Health Disparities and High Blood Pressure
High blood pressure affects everyone, but age, gender, race, or ethnicity may cause some people to be more at risk for the disease than others.
It’s important to remember that, although you can’t control the above risk factors, there are some factors you can control. Having risk factors does not mean you are destined to have the disease.
African American Adults
As the chart below shows, the disease is seen more often among African American adults than among White and Mexican American adults.
In relation to Caucasian or Hispanic American adults, African Americans:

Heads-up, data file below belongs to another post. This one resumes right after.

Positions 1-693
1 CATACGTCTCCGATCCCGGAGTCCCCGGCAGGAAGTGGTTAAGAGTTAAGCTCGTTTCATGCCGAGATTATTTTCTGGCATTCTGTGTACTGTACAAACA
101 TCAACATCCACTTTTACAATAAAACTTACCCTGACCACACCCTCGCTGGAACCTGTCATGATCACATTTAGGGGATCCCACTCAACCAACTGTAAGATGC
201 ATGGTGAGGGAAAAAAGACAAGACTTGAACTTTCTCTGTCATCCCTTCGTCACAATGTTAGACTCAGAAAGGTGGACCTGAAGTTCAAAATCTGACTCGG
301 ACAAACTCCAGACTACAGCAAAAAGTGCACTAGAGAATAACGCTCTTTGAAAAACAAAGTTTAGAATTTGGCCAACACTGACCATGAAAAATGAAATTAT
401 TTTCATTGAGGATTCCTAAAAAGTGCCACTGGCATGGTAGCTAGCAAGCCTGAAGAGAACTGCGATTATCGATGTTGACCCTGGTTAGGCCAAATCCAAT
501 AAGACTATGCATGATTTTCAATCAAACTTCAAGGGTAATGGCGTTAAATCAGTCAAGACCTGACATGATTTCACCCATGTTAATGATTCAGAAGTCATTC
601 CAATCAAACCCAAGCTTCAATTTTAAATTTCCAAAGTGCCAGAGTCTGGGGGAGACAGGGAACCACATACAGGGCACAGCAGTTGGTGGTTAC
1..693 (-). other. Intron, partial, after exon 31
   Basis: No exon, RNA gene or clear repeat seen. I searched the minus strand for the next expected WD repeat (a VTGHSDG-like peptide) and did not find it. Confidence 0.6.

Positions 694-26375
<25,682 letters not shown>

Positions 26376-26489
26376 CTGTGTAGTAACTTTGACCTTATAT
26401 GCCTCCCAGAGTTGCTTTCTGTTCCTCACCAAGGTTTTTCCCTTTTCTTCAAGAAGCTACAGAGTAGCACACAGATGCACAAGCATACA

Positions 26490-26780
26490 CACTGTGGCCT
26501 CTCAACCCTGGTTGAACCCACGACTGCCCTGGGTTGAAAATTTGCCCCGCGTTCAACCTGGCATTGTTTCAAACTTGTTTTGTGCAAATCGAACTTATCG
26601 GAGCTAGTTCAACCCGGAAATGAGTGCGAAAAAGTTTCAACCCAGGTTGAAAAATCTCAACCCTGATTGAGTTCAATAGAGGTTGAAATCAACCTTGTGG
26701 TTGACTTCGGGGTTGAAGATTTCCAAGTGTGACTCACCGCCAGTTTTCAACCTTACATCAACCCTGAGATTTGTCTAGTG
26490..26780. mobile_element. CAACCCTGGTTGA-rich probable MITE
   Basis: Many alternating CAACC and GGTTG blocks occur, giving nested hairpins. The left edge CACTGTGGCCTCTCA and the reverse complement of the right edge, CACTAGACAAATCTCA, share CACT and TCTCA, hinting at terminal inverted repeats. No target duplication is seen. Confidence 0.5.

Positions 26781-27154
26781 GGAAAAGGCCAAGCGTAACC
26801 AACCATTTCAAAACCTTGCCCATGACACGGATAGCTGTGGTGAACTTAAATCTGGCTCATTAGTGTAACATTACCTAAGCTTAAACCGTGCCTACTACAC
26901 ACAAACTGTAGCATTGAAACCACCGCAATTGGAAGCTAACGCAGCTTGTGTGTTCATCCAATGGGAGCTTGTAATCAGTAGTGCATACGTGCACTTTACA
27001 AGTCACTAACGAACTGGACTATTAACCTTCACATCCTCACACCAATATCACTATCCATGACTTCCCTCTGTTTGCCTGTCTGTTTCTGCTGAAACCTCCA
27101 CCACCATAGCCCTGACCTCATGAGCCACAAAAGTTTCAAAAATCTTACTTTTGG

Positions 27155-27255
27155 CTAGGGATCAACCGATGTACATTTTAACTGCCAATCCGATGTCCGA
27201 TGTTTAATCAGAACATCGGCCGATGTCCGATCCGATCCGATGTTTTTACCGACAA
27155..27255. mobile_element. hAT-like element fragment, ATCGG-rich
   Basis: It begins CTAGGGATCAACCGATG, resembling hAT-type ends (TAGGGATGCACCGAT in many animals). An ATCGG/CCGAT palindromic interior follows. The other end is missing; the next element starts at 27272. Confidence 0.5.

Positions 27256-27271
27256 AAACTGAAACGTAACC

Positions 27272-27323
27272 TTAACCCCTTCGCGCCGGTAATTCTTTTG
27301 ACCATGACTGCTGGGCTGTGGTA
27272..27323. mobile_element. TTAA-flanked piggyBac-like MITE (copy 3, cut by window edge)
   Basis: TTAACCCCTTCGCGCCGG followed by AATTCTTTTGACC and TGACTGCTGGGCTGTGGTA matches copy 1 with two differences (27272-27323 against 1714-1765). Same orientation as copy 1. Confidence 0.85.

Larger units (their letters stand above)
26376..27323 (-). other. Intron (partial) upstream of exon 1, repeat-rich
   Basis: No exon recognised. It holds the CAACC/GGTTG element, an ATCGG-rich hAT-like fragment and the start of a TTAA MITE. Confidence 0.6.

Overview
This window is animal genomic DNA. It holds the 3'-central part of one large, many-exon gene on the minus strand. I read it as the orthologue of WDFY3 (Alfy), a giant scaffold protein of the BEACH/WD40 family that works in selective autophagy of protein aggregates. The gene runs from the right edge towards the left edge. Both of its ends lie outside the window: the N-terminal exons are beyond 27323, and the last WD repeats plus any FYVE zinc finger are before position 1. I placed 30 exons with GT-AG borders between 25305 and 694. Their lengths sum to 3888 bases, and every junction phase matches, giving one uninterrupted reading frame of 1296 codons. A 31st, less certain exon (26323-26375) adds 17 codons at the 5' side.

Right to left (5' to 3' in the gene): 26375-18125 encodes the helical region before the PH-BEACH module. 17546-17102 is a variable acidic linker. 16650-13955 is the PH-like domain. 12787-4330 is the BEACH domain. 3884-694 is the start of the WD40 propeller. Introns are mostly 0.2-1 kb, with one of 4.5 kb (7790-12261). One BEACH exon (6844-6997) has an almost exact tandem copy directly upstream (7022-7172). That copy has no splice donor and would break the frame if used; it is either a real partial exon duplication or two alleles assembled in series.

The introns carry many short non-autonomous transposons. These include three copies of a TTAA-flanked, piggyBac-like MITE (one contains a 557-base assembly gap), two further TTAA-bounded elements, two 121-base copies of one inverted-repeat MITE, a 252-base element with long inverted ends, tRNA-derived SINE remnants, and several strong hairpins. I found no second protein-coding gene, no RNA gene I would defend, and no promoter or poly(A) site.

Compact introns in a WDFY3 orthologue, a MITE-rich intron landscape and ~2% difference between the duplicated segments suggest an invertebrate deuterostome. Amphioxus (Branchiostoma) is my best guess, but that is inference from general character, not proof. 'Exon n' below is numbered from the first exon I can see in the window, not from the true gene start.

- Tend to get high blood pressure earlier in life
- Often have more severe high blood pressure
- Are more likely to be aware that they have high blood pressure and to get treatment
- Are less likely to achieve target control levels with high blood pressure treatment than Caucasians
- Have higher rates of early death from high blood pressure-related problems, such as coronary heart disease, stroke, and kidney failure than Caucasians
Hispanic American Adults
Among Hispanic American adults, high blood pressure risks vary by group. For instance, Puerto Rican American adults have higher rates of high blood pressure-related death than all other Hispanic groups and Caucasians. However, Cuban Americans have lower rates of high blood pressure-related deaths than Caucasians.
Asian American/Pacific Islander Adults
Asian Americans and Pacific Islanders have among the lowest rates of high blood pressure, at 9.7% for men and 8.4% for women.